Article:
Bears and Bad Guys: An Excerpt from Badges, Bears, and Eagles

by Steve Callan

 

securedownload

“So what’s been going on?” Westerby asked. “I tried calling you a dozen times.”

Hoang convinced Westerby that he had been out of the country.

“I figured you was,” said Westerby.

“These aren’t too bad,” said Hoang.

Westerby began to act impatient: “What’ll ya give me for ’em?”

“These aren’t too fresh,” Hoang said. “When did you take them?”

Westerby blinked a few times and looked around some more, as if stalling while he decided how to answer. “One was killed two days ago, one was four days ago and the other was five days ago. I’ll be gettin’ more, too.” he added.

“Yeah?” said Hoang.

“I killed two cougars yesterday,” said Westerby

“Wow!” said Hoang.

“Ya know, I just got home about two nights before you called,” said Westerby.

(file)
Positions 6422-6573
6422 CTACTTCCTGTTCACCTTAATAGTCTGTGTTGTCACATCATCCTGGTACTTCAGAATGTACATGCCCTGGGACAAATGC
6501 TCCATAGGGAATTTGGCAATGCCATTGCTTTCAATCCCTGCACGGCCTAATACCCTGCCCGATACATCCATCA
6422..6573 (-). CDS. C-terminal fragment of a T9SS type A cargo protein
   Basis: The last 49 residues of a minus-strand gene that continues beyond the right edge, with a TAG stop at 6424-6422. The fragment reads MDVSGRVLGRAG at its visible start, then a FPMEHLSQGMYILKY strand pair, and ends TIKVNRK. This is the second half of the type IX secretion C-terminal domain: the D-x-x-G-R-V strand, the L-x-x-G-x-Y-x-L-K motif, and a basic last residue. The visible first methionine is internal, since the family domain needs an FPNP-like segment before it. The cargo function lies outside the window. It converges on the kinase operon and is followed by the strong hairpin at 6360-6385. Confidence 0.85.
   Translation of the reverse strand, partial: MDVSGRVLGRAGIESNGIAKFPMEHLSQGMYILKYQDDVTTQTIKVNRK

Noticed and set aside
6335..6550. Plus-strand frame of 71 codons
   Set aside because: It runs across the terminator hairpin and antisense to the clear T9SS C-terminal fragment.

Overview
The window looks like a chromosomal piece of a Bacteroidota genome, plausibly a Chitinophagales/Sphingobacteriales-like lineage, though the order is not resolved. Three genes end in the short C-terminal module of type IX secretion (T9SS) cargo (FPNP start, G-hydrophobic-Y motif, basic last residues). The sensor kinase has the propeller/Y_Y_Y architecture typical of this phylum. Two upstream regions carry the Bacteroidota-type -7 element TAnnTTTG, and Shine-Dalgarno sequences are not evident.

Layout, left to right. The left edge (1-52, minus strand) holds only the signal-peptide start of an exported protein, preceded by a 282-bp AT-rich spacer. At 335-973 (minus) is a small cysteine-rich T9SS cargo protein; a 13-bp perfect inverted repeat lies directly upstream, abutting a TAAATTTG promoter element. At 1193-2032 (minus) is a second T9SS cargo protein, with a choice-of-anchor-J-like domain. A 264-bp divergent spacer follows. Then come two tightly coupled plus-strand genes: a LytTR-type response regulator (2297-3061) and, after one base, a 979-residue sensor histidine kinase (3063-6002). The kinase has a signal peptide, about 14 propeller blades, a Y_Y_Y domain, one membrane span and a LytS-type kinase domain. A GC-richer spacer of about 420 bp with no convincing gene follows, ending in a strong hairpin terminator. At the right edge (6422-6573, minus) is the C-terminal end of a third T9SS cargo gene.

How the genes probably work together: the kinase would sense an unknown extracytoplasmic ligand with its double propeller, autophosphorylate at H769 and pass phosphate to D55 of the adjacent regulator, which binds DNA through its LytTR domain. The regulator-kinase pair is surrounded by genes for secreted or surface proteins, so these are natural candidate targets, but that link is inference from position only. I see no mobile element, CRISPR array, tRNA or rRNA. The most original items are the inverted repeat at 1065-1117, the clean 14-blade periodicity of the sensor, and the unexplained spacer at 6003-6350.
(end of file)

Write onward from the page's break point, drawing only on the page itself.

“I’ll give you four hundred,” said Hoang.

Westerby puffed himself up and pursed his lips, unhappy with the offer.  The diminutive undercover agent realized that the much larger man-a classic bully-was going to try to intimidate him, so he played along, milking his role as the timid, soft-spoken Asian.  Agent Hoan had become quite proficient at his temporary job.  The more he negotiated over price, the more convincing he appeared.

 

“I can get two apiece for ’em right up the road here,” Westerby growled, gesturing wildly.

Having recently listened to a recorded conversation near Jason Lee’s mountain rental house, Hoang immediately realized who Westerby was referring to.

“The guy right up the road gives me two for the small ones and three or three and a half for the bigger ones,” Westerby boasted.